87. <li>The <a
  88. href="">Jamaica
  89. Ministry of Health adopted GNU Health</a>, and the <a
  90. href="">German
  91. development ministry recommends Free Software to small and medium
  92. enterprises</a>, as they say it opens up business opportunities for IT
  93. entrepreneurs and offers long-term resources for local ICT processes and
  94. innovations.</li>
  95. <li>Our friends at the EFF wrote about how the freedom to learn the workings
  96. of a program is prevented in the UK in the article: <a
  97. href="">"Speculation
  98. Trumps Academic Freedom: UK Court Censors Security Researchers for Reverse
  99. Engineering Publicly Available Software"</a>.</li>
  100. <li>And if you have not yet read Ron Amadeo's article <a
  101. href="">"Google's
  102. iron grip on Android"</a>, you should do so and discuss it on <a
  103. href="">our mailing list</a>.
  104. The article explains current developments in Android such as possible new
  105. dependencies on non-free software.</li>
  106. <li>From the <a href="">planet aggregation</a>: </li>
  107. <ul>
  108. <li>Hugo Roy asks himself <a
  109. href="">why Facebook
  110. should be considered an "Open Source company"</a>, explains <a
  111. href="">how to set up Firefox
  112. sync</a> and documented some of your editor's favourite hacks, like <a
  113. href="">how to delete
  114. text from the current position to your e-mail signature</a> and <a
  115. href="">how to work effectively with
  116. text input fields in your browser</a>.</li>
  117. <li>Otto Kekäläinen <a
  118. href="">wrote about the
  119. past and present of the VALO-CD</a>, a project making it as easy as possible
  120. for any average home of office user to start using Free Software, and the
  121. possible future which might be the LibreKey.</li>
  122. <li>What makes Open Data succeed, and how does it fail? Carsten Agger, our
  123. local group coordinator for Aahrus/Denmark, <a
  124. href="">
  125. provides a transcript from his talk about these questions</a>.</li>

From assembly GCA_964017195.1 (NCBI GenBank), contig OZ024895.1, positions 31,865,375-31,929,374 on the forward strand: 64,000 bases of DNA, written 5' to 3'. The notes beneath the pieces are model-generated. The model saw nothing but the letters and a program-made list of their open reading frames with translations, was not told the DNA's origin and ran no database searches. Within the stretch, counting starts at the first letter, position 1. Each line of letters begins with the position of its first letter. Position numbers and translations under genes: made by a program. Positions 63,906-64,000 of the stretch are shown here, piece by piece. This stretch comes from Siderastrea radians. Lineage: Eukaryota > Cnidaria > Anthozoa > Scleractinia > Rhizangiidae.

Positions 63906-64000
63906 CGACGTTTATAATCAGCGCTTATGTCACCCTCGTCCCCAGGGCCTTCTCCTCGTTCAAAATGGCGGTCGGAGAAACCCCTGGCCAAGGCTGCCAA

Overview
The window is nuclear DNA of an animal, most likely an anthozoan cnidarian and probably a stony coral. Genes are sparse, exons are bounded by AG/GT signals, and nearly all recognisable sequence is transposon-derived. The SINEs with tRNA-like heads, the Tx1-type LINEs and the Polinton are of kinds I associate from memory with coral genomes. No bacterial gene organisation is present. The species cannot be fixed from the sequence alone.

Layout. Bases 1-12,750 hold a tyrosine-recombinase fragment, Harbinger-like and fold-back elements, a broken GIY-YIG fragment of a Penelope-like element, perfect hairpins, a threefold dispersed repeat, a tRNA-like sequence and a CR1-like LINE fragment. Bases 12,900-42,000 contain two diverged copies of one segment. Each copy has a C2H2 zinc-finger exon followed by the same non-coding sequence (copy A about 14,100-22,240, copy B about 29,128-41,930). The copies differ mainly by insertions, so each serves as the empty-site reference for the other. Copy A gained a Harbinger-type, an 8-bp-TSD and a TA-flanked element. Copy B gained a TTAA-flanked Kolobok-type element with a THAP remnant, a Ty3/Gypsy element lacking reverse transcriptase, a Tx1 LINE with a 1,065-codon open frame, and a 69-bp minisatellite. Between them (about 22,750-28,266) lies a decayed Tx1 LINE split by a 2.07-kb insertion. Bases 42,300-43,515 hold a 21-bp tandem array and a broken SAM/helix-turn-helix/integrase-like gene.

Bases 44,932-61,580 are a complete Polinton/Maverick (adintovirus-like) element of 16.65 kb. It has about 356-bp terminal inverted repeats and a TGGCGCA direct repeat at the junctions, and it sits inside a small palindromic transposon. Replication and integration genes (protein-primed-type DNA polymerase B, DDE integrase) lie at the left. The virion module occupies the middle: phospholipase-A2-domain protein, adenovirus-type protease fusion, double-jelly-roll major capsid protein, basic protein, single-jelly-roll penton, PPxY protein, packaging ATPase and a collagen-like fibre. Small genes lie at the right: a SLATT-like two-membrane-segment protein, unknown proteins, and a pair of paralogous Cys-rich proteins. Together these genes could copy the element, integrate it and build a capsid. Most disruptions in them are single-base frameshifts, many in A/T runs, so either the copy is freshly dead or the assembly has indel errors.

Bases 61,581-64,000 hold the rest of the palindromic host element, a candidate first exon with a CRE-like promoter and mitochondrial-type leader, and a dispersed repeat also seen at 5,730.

126. <li>Jonas Öberg <a
  127. href="">remembers
  128. how he started with Free Software</a>.</li>
  129. <li>Daniel Pocock wrote about <a
  130. href="">Debian's
  131. outreach program for women</a> and the <a
  132. href="">GSoC 2013
  133. projects</a>.</li>
  134. <li>Nikos Roussos participated at the <a
  135. href="">Mozilla
  136. Summit</a> and explains <a
  137. href="">how
  138. to kickstart a static website with ember.js and handlebars.js</a>.</li>
  139. <li>If you want to set up a pirate box, <a
  140. href="">Thomas
  141. Kandler explains this in his article</a>.</li>
  142. <li>Our new intern Max Mehl looked into <a
  143. href="">organising
  144. micro task emails in Thunderbird</a>, </li>
  145. <li>and Lucile Falgueyrac summarised <a href="
  146.">how to
  147. do pre-printing work</a>.</li>
  148. <li>Beside the planet covered topics like <a
  149. href="">implementing
  150. user-friendly default settings</a>, <a
  151. href="">fixing Fedora 19's "unlockable
  152. lockscreen" bug</a>, and an <a
  153. href="">update from the NoFlo
  154. world</a>.</li>
  155. </ul>
  156. </ul>
  157. <h2>Get active: They don't want you to - but what do you want?</h2>
  158. <p>As explained above we do not want people to accept all the restrictions on
  159. our devices. To gain more transparency we want an easy way to inform a wider
  160. audience about those restrictions, and especially give younger people a way to
  161. show that they do not agree with it. On the 4th of November we go live with <a
  162. href="">TheyDontWantYou.To</a> and together with our
  163. partner organisations we start distributing short microblog messages,
  164. highlighting different restrictions using the #theydontwantyouto hashtag.</p>
  165. <p>Help us to distribute the messages, send the messages to your friends, write
  166. about them in your blog, <a
  167. href="">use our stickers
  168. </a> to raise awareness, and to let us know about restrictions you encounter in
  169. your daily life.</p>
  170. <p>Thanks to all the <a href="/fellowship/join">Fellows</a> and
  171. <a href="/donate/thankgnus.html">donors</a> who enable our work,<br/>
  172. <a href="/about/kirschner">Matthias Kirschner </a> - <a href="">FSFE</a></p>
  173. <p>-- <br />
  174. <a href="/index.html">Free Software Foundation Europe</a><br />
  175. <a href="/news/news.rss">FSFE News</a><br />
  176. <a href="/events/events.rss">Upcoming FSFE Events</a><br />
  177. <a href="">Fellowship Blog Aggregation</a><br />
  178. <a href="/contact/community.html">Free Software Discussions</a> </p>
  179. </body>
  180. <tags>
  181. <tag>newsletter</tag>
  182. <tag>Matthias Kirschner</tag>
  183. </tags>
  184. <timestamp>$Date: 2011-06-06 12:32:19 +0200 (Mon, 06 Jun 2011) $ $Author: mk $</timestamp>
  185. </html>